Learning Strategies about Drugs: Against the Stigma of Addiction

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This article was exclusively written for The European Sting by Mr. Giorgos Athanasias, a medical student at the Aristotle University of Thessaloniki in Greece. He is affiliated with the International Federation of Medical Students Associations (IFMSA), cordial partner of The Sting. The opinions expressed in this piece belong strictly to the writers and do not necessarily reflect IFMSA’s view on the topic, nor The European Sting’s one.


Harm reduction is fundamentally based on a human rights based approach to addiction, shaping a response mechanism that guards the rights of individuals with addiction. It is centred around people’s health, taking into account their social well-being. That is why meaningful harm reduction policies should be guided by an advocacy effort to combat the social stigma that surrounds addiction. The discrimination individuals with addiction face is a major exclusion factor, and especially within the health sector, personal and institutional stigma has a critical effect on their lives and health.

Eliminating discrimination essentially begins with tackling the stereotypes and prejudice against addiction. Hence, educational and sensitisation interventions for the public are necessary steps to an inclusive and safe social environment. In that context, addressing disparities in the health system is directly connected with embedding a holistic approach to addiction in Medical Education, and therefore, undergraduate medical curricula should be accordingly formed to answer the needs of society by incorporating the thematic. This holistic approach contains all biological, psychological, and societal aspects of addiction, with an emphasis on stigma and related human rights issues.

With this premise, over the last decade, HelMSIC – Hellenic Medical Student’s International Committee has developed substantial action on the education of medical students in addictions and stigma. Identifying a significant lack of medical education in Greece, we partnered with KETHEA, the largest national stakeholder in addiction treatment and rehabilitation, and created “Learning Strategies about Drugs”. Throughout the activity, medical students had the chance to learn more about the nature and treatment of addictions from KETHEA’s professional staff, explore the related human rights issues in peer groups facilitated by HelMSIC’s trainers, and lastly visit therapeutic communities to get to know their members and actively question their stereotypes and prejudice.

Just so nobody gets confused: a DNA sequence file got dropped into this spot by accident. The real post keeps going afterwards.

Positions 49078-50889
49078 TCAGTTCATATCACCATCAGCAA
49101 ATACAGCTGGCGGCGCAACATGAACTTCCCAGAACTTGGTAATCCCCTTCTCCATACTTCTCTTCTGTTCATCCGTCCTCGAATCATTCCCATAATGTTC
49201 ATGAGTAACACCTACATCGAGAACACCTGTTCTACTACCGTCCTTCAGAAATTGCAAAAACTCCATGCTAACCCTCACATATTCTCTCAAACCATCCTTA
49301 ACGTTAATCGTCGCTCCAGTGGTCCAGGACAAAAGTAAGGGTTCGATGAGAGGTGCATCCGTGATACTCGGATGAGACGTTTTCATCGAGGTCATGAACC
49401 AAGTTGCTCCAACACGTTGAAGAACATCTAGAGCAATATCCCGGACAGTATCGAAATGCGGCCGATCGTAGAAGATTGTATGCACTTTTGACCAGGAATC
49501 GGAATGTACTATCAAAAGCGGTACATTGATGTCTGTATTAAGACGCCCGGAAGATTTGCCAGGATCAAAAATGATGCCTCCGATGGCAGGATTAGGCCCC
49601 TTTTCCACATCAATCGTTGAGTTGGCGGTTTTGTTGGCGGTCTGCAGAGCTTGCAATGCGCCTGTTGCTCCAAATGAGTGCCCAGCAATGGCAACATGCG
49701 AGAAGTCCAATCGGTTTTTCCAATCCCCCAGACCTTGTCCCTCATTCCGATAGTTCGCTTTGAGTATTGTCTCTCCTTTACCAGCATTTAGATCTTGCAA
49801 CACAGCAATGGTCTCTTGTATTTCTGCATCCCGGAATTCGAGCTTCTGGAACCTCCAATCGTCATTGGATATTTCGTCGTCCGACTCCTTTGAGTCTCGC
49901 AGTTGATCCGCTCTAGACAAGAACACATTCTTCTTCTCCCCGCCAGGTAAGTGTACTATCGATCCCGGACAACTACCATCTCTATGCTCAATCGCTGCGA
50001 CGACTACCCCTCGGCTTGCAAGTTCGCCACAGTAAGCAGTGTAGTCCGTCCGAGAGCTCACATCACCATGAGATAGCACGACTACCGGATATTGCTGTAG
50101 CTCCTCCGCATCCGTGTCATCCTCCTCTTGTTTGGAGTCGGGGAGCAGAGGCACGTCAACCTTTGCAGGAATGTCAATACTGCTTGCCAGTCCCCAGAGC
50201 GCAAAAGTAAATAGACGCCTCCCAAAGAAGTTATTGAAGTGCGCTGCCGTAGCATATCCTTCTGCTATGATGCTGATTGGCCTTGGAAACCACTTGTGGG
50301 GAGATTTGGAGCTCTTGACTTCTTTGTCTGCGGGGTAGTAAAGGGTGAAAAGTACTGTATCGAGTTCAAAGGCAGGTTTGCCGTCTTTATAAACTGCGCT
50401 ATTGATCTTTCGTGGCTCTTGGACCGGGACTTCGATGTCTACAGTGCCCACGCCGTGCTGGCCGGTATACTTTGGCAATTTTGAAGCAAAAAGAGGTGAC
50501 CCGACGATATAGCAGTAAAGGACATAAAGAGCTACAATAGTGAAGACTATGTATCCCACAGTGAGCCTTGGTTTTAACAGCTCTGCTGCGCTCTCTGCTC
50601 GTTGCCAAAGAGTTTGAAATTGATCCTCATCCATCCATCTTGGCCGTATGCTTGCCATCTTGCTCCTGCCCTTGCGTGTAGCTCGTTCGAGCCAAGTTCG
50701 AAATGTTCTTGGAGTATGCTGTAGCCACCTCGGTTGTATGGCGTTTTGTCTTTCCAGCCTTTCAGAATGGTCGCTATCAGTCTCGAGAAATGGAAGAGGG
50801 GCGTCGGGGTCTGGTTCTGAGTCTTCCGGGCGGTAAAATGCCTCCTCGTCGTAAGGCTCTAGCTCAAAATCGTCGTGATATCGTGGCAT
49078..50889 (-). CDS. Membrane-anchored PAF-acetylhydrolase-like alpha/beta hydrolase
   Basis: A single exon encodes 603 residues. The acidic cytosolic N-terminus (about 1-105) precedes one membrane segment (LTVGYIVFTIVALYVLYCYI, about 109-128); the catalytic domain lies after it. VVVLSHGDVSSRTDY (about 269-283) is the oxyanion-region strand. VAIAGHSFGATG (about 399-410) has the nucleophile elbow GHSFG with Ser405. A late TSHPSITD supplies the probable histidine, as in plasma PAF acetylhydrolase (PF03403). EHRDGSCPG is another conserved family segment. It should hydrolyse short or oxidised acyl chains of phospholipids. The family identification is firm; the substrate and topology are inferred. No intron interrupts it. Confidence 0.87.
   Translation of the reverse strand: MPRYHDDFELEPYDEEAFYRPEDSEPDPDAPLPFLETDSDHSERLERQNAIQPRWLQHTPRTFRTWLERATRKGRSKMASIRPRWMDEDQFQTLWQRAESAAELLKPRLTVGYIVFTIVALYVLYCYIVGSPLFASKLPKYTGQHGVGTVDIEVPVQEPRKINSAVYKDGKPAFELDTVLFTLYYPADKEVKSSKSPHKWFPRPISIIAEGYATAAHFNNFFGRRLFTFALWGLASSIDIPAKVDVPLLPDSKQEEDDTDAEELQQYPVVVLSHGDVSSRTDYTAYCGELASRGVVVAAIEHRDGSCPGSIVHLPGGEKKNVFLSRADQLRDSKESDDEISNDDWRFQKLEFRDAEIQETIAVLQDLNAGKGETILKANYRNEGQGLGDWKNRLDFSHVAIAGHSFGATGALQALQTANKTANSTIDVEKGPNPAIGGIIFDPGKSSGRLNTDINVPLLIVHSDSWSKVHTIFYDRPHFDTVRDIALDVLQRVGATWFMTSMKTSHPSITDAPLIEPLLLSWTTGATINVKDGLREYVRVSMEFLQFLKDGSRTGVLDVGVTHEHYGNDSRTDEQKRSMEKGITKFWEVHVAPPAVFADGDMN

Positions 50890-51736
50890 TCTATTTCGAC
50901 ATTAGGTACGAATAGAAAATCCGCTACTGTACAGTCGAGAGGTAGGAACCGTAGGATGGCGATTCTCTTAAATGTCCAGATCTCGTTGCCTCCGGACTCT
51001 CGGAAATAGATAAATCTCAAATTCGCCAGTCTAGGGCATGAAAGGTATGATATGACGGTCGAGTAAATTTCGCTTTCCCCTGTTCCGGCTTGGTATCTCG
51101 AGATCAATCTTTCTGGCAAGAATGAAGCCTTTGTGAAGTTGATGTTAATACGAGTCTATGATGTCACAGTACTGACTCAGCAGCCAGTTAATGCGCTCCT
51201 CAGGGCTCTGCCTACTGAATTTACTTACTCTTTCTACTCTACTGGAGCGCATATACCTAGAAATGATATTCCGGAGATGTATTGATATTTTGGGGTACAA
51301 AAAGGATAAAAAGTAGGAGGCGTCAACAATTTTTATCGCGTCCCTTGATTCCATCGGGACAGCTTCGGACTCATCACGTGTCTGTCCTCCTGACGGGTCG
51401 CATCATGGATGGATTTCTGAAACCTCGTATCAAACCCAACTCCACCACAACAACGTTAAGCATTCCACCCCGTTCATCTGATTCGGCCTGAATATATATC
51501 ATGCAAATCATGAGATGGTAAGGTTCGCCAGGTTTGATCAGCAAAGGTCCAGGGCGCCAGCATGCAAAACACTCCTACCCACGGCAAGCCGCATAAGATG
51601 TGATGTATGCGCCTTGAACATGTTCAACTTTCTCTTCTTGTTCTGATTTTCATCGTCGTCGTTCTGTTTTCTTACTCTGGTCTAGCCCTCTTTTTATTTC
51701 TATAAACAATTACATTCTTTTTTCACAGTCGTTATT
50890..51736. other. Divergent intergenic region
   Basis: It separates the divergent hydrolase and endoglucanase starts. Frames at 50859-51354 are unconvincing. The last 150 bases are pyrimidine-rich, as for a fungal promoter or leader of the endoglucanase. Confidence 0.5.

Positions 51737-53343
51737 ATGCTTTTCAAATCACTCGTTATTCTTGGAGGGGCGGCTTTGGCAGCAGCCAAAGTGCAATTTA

This year marked an important milestone for the activity, being successfully organised as part of the medical curriculum in the majority of medical schools in Greece. In accordance with professors in charge of related subjects, it was embedded in their syllabus, systemising the educational opportunities for medical students regarding the psychosocial aspect of addiction. The yearly evaluation firmly concludes that the activity has a significant affective and behavioural impact on students, with each reach getting larger the more incorporated in the curriculum it gets. Yet, we have a long way ahead until the final objective of complete and universal education on addiction, which demands consistent and escalating advocacy, but this year’s accomplishment provides a confirmation that we are headed in the right direction.

Achieving the vision of a health sector with professionals equipped with the principles of humanitarianism and a holistic approach to vulnerability related to addictions is the end result of a complex action path that requires coordinated and focused effort to eliminate stigma and achieve health equity for individuals with addiction. The call to action is open to everyone and we have the moral obligation to answer it, fighting to the most of our capacity to create a better world by providing actual help to those that need it the most.

About the author

Giorgos Athanasias is a medical student at the Aristotle University of Thessaloniki in Greece. He is the National Officer for Human Rights and Peace 2022/23 in HelMSIC, a National Member Organization of the International Federation of Medical Students Associations – IFMSA.

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